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How to Find the Right Health Care Plan
Your health is more important than anything else. A healthy person can keep earning money so always put your health ahead of your financial needs. Don’t make the mistake of thinking that you’re too young to consider your health care needs. All adults need a good healthcare package so take time before committing to a healthcare insurance plan. There are four levels of insurance plan available to you – Bronze, Silver, Gold, and Platinum, and there are lots of other things to consider before you decide on your insurance package. Don’t forget that you will be paying a monthly fee even if you don’t need medical help.
Typically, the insurance plan’s monthly amount will increase as you go from Bronze up to Platinum but the amount you have to pay for treatment decreases. For example, you might be asked to pay 40% of the costs with the insurance firm covering the other 60% if you opt for Bronze, while Silver customers will find perhaps as much as 70% covered by the insurance company. If you’d like to make sure you’re not surprised by a major bill, opt for the Platinum package as you’ll normally pay something like 10% of the medical bill.
What Is the Total Cost?
Don’t just look at the monthly premium when choosing an insurance package as there may be a deductible to pay. This amount is paid whenever you need the insurance. And consider what the insurance package is covering before committing to it. Does it pay for some of your regular check-ups? What about disease management programs? Are they covered by the insurance? You should also check if preventive services like shots and screening tests are available to you at no extra cost.
Exclusive Provider Organization (EPO)
Some plans offer low monthly costs but come with restrictions. For example, you might opt for an EPO plan. That’s an Exclusive Provider Organization plan in which you’re only able to use doctors and specialists from hospitals within the plan’s network. Of course, in an emergency, you can go wherever you need to but apart from that, you’re restricted which might not work for you if you travel a lot and need medical aid in various places.
Health Maintenance Organization (HMO)
HMOs normally offer lower costs than other similar services but they have a more restrictive provider network. You will also need to coordinate your health care through your primary care physician which could slow down the process of being seen because you’ll need a referral, except in the case of an emergency. For example, if you get a rash on your skin, you’ll have to see your primary care physician before being referred to a dermatologist.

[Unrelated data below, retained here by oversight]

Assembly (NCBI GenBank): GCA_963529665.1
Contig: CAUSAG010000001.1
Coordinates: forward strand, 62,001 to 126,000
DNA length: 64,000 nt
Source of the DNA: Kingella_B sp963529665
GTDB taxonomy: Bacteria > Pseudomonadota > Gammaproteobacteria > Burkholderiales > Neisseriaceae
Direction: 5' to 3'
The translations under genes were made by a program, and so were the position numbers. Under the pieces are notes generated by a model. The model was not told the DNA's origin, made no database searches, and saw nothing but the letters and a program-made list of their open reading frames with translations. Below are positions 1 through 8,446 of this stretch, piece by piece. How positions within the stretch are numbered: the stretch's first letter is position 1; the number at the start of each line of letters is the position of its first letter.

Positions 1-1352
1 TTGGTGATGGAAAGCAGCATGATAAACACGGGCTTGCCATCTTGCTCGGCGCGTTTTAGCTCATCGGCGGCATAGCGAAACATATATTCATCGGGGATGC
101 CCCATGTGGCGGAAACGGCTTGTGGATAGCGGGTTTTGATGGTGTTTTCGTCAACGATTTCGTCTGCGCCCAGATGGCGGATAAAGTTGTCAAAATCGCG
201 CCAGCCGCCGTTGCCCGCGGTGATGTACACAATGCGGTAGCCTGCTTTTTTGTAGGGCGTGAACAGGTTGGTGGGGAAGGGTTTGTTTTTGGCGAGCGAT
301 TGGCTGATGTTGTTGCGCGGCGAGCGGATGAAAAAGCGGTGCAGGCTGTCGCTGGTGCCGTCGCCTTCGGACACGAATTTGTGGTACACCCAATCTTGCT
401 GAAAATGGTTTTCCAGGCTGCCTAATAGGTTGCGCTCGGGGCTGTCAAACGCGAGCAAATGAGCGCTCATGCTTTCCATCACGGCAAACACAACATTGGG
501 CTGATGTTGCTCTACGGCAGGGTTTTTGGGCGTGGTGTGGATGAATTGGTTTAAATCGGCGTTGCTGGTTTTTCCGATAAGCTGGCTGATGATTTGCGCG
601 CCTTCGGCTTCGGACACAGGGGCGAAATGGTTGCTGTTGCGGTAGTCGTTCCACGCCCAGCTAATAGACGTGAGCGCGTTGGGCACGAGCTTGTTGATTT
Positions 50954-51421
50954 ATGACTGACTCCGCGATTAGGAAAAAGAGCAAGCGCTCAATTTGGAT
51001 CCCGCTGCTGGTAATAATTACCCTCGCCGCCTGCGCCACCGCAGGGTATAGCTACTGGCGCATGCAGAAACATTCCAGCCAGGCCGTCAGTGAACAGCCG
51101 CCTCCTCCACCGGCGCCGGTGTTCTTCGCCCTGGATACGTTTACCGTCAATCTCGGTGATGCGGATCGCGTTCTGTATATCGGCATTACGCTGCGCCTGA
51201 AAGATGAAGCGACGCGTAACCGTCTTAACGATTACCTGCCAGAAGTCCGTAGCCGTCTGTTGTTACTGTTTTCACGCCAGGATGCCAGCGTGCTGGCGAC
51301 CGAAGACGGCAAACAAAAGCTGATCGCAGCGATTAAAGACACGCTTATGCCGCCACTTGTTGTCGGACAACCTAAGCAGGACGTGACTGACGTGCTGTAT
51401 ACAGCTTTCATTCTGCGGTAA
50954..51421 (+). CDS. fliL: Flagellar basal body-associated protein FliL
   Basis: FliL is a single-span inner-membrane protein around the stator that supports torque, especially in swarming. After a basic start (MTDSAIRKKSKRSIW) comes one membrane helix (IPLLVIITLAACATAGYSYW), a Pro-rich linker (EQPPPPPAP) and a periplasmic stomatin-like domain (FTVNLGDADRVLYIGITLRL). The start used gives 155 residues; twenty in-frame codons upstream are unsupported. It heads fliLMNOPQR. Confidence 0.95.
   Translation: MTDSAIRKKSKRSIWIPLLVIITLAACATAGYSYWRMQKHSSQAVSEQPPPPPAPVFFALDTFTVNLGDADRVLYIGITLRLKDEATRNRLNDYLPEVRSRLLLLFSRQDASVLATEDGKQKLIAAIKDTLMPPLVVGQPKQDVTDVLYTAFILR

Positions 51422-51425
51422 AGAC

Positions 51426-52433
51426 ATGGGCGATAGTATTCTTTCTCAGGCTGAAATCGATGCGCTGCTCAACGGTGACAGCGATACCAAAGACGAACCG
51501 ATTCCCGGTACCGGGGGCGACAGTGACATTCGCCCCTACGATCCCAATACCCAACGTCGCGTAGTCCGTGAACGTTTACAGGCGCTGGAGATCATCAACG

Preferred Provider Organization (PPO)
This subscription-based medical care arrangement offers more flexibility than HMOs as there are fewer restrictions on visits to specialists outside their network. You won’t need to see a PCP before seeing a specialist which will save you time, although premiums are normally higher, and there’s normally a deductible to pay. Before committing to either an HMO or PPO consider your medical needs above the costs. If buying insurance for yourself rather than taking it through your employer, remember that you might be eligible for tax subsidies.
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- Creating a Private Practice Business Plan
How to Create a Solid Business Plan for Your Private Therapy Practice
Making a plan for your private practice gives you the opportunity to identify important points to consider for any small business, including finances, goals, and potential barriers to success. Considering these factors now can help prevent difficulties, or even business failure, in the future.
Finding it difficult to start writing a business plan? We can help with that. Here, we go over several essential elements to include and offer some tips to consider as you begin creating your own business plan.
Key Elements of Your Counseling Private Practice Business Plan
While you’ll likely personalize the structure of your business plan to meet the unique needs of your private practice, all business plans should include certain essential information that outlines a path to success.
Mission and vision
Your mission and vision statement communicates the purpose of your private practice. Writing this statement may seem daunting, but all it needs are a few sentences answering at least some of the following questions:
- Why do you practice therapy?